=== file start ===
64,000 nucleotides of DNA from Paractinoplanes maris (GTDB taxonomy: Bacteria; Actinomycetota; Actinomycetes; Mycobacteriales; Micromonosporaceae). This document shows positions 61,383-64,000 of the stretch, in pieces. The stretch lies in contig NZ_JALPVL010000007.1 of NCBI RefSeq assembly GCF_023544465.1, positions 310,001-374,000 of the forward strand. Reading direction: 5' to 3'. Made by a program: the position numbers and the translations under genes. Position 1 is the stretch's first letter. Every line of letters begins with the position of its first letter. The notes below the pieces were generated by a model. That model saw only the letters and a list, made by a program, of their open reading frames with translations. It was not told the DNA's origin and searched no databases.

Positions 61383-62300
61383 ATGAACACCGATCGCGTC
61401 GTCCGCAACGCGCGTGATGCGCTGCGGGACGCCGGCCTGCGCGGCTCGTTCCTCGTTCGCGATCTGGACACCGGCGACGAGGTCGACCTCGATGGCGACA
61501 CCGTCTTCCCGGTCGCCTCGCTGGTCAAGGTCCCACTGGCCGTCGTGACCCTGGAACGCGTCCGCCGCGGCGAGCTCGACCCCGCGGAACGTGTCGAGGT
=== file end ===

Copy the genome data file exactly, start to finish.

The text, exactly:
64,000 nucleotides of DNA from Paractinoplanes maris (GTDB taxonomy: Bacteria; Actinomycetota; Actinomycetes; Mycobacteriales; Micromonosporaceae). This document shows positions 61,383-64,000 of the stretch, in pieces. The stretch lies in contig NZ_JALPVL010000007.1 of NCBI RefSeq assembly GCF_023544465.1, positions 310,001-374,000 of the forward strand. Reading direction: 5' to 3'. Made by a program: the position numbers and the translations under genes. Position 1 is the stretch's first letter. Every line of letters begins with the position of its first letter. The notes below the pieces were generated by a model. That model saw only the letters and a list, made by a program, of their open reading frames with translations. It was not told the DNA's origin and searched no databases.

Positions 61383-62300
61383 ATGAACACCGATCGCGTC
61401 GTCCGCAACGCGCGTGATGCGCTGCGGGACGCCGGCCTGCGCGGCTCGTTCCTCGTTCGCGATCTGGACACCGGCGACGAGGTCGACCTCGATGGCGACA
61501 CCGTCTTCCCGGTCGCCTCGCTGGTCAAGGTCCCACTGGCCGTCGTGACCCTGGAACGCGTCCGCCGCGGCGAGCTCGACCCCGCGGAACGTGTCGAGGT